A neon entrance signs sparks as well (changing the word “entrance” to “trance,” importantly), and when Patrick attacks Brian in his swimming pool, the pool lights malfunction too. The film even opens with the sound effects of electrical sparking (against a black screen), and Matron Cassidy is electrocuted in the film’s last act.
The implication, on a literal level, is that Patrick is able to move his consciousness beyond the confines of his useless physical body via electrical impulses.
On a more metaphorical level, the leitmotif of electricity, or “sparks” seems crucial to Kathy’s story, and her sense of ennui with her life. She has been designated by that terrible word “frigid,” and both Brian and Ed assiduously pursue her, hoping to spark some kind of romantic or sexual activity in return. She largely resists these efforts, not because she is a cold fish (a male term for her condition), one feels, but because neither man seems interested in her on anything beyond a surface of physical level. She is clearly unhappy in her marriage, and seeks happiness and fulfillment outside it, in the professional realm, at the Roget Institute.
Ironically, Kathy is immediately drawn there to a man who cannot impose his physical wishes upon her, or even make the first move. In fact, any attempt to be intimate with Patrick is rebuffed instantly by his reflexive spitting.
But Kathy breaks down that wall, that barrier, and is able to show Patrick the kind of physical attention that she can’t apparently, show Ed. She brings Patrick back to life by touching him, all over his body, and asking him if he can “feel” it. For once, she is in the driver’s seat, she is the one leading the dance, so-to-speak.
Whereas the aggressive, bordering-on-inappropriate attention of Ed only pushes Kathy further away, Patrick’s inability to relate or perform at all draws her closer, and brings her into his world. Where Ed stupidly attempts to force Kathy into sexual intercourse she doesn’t want (“so much for a woman’s rape fantasies,” he insensitively quips…), Patrick cannot, apparently, make any advances whatsoever. Dr. Roget even describes him in physically and sexually unthreatening terms, calling Patrick “160 pounds of limp flesh.” The word limp has a pretty obvious connotation in terms of sexuality.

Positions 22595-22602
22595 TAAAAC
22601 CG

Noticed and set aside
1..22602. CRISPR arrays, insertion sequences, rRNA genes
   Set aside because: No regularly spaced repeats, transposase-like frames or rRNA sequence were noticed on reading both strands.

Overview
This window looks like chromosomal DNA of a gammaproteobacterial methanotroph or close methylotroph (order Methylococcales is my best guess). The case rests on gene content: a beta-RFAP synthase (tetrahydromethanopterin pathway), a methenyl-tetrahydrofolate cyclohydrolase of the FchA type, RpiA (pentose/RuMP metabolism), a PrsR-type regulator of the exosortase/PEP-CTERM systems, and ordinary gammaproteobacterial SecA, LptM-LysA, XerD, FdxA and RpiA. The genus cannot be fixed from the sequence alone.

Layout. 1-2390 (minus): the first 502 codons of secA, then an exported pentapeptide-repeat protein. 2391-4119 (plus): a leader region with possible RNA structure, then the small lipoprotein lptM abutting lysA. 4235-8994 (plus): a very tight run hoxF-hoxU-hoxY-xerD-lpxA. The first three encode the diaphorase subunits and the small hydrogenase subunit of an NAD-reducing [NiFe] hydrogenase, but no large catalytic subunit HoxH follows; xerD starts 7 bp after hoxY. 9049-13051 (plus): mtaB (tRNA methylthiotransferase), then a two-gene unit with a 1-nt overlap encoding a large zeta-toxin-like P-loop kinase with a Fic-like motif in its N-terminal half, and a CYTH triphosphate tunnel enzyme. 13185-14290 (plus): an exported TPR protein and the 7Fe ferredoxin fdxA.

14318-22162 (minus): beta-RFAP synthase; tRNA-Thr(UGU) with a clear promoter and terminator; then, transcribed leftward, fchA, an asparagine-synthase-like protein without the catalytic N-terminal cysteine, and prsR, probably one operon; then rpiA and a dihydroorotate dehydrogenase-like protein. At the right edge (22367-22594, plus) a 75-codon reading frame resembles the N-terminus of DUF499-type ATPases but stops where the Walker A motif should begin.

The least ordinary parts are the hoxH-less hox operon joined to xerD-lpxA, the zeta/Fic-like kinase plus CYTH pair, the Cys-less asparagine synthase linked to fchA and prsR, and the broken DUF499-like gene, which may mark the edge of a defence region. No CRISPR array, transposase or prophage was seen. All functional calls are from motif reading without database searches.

Finally, of course, Kathy realizes that this isn’t precisely so, that Patrick is ultimately no different than either Ed or Brian, and that he too makes aggressive demands on her. The film’s most infamous line, perhaps, is “Patrick wants his hand job,” a statement that again forces an overt sexual demand upon Kathy that she finds uncomfortable. The film’s last act sees Kathy, rather than being acted upon, taking dynamic action to end Patrick’s influence. But in a sense, she also rescues Ed and Brian, a turnaround of the relationship status quo that empowers her.
Intriguingly, Matron Cassidy, though emotionally distant, is also a strong female character. For a long stretch of the film she acts only according to Dr. Roget’s bizarre and draconian wishes and orders, but finally -- reckoning with her own morality – she takes a stand to end Patrick’s so-called “life.” Patrick kills her before she can turn the power off on him, but in terms of the character, Cassidy undergoes the same sort of journey towards independence that we see in Kathy. She ultimately finds the confidence to live according to her own moral code, and not by the edicts of the domineering man in her life. She sees Patrick’s life as a cruel one that should not be prolonged, and she no longer ignores her own voice.
Above, I noted director Franklin’s sense of humor, and many visuals in the film humorously spell out warnings or codes to the characters. Early on, when Kathy first visits the hospital, for instance, she walks across a painted warning on the street: Do Not Enter. She crosses that threshold blindly, and the horror in her life commences. But she literally ignores a giant sign, under her feet, warning her to consider her path.
Later, the sign at the Roget Clinic which reads “Emergency Entrance” shorts out and comes to read “Emergency Trance.”
The pertinent question here is, whose trance is the sign referring to? Is Patrick in a trance, in his comatose state?
Perhaps so, but the overall structure of the film suggests that Kathy has lived her adult life in a trance as well, and that only by breaking out of it (as Patrick breaks out of his, leaping out of his bed…) can she find happiness, or at least satisfaction.
Patrick’s sub-plot about irresponsible science and its prolongation of death, not life, raises some interesting questions vis-à-vis Kathy as well. She and Dr. Roget discuss, at length, the point of death, the point at which the soul or life-force leave the body. Roget also -- using that frog demonstration -- suggests that a soul may have nothing whatsoever to do with the appearance of life. He report that a simple burst of electricity mimics the appearance of true life. Kathy, who has struck out on her own, suffers from an amorphous, existential problem in the film. She is not satisfied in marriage, or her life in general. Like that frog (or by extension, Patrick), she has the appearance of a real life, but it is just a show, a façade.
There’s a school of thought regarding John Carpenter’s Halloween (1978) that Laurie Strode and Michael Myers are psychologically connected. He is, some say, a manifestation of her Id, or her “hang-ups” to use a seventies colloquialism. Patrick rather directly forges a similar dynamic. Kathy and Patrick are both stuck in a trance, both not really living, both trying to find the spark that can make existence meaningful. Both find asymmetric ways to assert independence and power.
Halloween is a better horror film, for certain, but Patrick is smart, well-rendered, and wholly deserving of its reputation as a kind of mini-classic. As I noted above, the film loses steam some in the third act, and could do with some trimming, but the clever screenplay, the great central performance by Penhaligon and Franklin’s crisp, knowing, technically-adroit direction all make the film worth a re-evaluation.